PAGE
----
Local Institutional Investors Buy Equities Market ahead of Interim Dividend Payment

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In the just concluded week, a report released by the Nigerian Stock Exchange (NSE) on domestic and foreign portfolio participation in equities trading revealed that total equities market transactions increased in June 2021 compared to the volume of transactions executed in May 2021 as domestic institutional investors gradually took position amid releases of corporates’ half-year financial results which have been generally positive and the prospect for half-year dividend payments.

Investors in the equities market are optimistic that Tier-1 banks would pay interim dividends as usual.

Notably, the relative downward trend in interest rates, especially for 364-day treasury bills also contributed to the increased activity witnessed on the domestic bourse month-on-month (m-o-m) as domestic institutional investors and foreign portfolio investors sought for safe haven.

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The stop rate for the 364-day T-bill fell to 9.15% in June from 9.75% at the end of May 2021; as at the last auction on July 28, 2021, the stop rate stood at 8.20%. Accordingly, domestic institutional investors transacted the most, followed by retail investors; while foreign portfolio investors’ contribution was the least but with a larger increase.

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Hence, the ratio of total domestic transactions to total foreign transactions tilted lower to 77:23 in the month under review, from 79:20 in May 2021 – total domestic transactions rose marginally by 0.59% while total foreign portfolio transactions increased by 15.43%.

Specifically, total transactions on the NGX rose to N100.77 billion in June 2021 (from N97.19 billion printed in May 2021); of which total domestic transactions increased month-on-month (m-o-m) to N77.35 billion (from N76.90 billion). The FPI transactions rose to N23.42 billion in June (from N20.29 billion printed in May).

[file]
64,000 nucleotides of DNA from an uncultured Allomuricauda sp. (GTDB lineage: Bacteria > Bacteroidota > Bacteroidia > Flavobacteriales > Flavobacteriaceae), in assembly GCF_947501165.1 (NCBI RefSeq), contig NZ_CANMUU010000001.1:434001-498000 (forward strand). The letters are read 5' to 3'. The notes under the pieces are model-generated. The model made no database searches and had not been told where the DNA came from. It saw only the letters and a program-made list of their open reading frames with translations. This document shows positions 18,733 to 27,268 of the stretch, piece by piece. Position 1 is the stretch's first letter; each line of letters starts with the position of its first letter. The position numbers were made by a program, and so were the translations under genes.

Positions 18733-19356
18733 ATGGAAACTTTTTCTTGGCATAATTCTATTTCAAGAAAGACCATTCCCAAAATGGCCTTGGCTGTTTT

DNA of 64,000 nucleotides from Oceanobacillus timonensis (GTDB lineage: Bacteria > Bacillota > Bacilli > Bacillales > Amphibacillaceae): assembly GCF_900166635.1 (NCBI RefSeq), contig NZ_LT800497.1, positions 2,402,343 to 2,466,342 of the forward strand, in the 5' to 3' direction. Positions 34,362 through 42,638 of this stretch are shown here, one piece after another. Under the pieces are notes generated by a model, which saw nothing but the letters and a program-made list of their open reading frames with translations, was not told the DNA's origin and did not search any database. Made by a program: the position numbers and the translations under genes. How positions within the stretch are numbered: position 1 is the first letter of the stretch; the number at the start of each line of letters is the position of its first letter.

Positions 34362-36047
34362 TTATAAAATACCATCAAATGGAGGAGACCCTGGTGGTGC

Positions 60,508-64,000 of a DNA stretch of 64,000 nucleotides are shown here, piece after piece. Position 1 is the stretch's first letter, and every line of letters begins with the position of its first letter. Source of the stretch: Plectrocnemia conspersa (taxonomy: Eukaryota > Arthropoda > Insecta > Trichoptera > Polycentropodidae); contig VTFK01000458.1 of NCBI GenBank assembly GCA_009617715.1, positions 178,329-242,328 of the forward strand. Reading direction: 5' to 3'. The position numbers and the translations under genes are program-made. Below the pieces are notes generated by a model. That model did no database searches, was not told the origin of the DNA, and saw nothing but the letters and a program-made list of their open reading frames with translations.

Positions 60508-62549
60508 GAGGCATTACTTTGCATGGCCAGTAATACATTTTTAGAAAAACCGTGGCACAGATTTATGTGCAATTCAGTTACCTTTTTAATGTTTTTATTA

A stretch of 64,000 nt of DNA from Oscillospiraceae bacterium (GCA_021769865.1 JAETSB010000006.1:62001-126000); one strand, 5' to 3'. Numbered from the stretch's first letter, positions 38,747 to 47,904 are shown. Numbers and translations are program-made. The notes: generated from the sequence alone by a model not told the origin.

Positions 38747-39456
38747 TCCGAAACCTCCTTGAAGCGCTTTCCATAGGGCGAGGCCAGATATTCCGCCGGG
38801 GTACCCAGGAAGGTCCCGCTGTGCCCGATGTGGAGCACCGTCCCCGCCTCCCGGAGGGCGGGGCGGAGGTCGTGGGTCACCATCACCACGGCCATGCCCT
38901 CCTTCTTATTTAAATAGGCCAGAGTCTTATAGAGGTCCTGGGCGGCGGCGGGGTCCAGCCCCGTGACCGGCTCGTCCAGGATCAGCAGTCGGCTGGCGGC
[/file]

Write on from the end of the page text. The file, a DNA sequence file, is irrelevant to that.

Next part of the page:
A further breakdown of the FPI transactions in June 2021 showed that foreign portfolio inflows pumped to N13.92 billion (from 13.01 billion); albeit, foreign portfolio outflows rose to N9.50 billion in June from N7.28 billion in May.

On the part of local investors, the increased stake in the equities market was amid sell-off by retail investors – their outflow transactions were N20.51 billion, higher than the N15.55 billion worth of inflows. Hence total retail transactions rose by 9.47% to N36.06 billion.

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On the flip side, the domestic institutional investors’ outflow transactions were N20.20 billion, lower than the N21.09 billion worth of inflows from them. Thus, total local institutional transactions fell m-o-m by 6.07% to N41.29 billion in June 2021.

Given the lukewarm approach of the retail investors, the NSE All-Share Index (ASI) fell by 1.38% to 37,907.28 index points for the month of June 2021. In another development, Nigeria may be eased of its depreciating Naira value against other currencies, at least in the short term, as International Monetary Fund (IMF) approved a general allocation of Special Drawing Rights (SDRs) equivalent to USD650 billion – out of which Nigeria gets USD3.35 billion – to boost global liquidity.

As the dynamics of the country’s exchange rate begins to trend in line with CBN objective – exchange of Naira to US dollar eased to N508/USD from the high of N525/USD when BDCs were stopped from accessing direct funding from the apex bank – we should see interest rates fall further. Also, with the declining inflation rate, CBN would have ample opportunity, in the short to medium term, to achieve its objective of moderating rates to stimulate real sector growth.

Meanwhile, Cowry Research expects the anticipated foreign currency inflows from the IMF’s SDRs initiative and the proposed Eurobond sales to further increase CBN’s capacity to keep the exchange rate in check even as currency speculators supply the market amid the above mentioned fresh USD liquidity realities. Hence, we feel the equities market may breathe better as we approach the last quarter in 2021.

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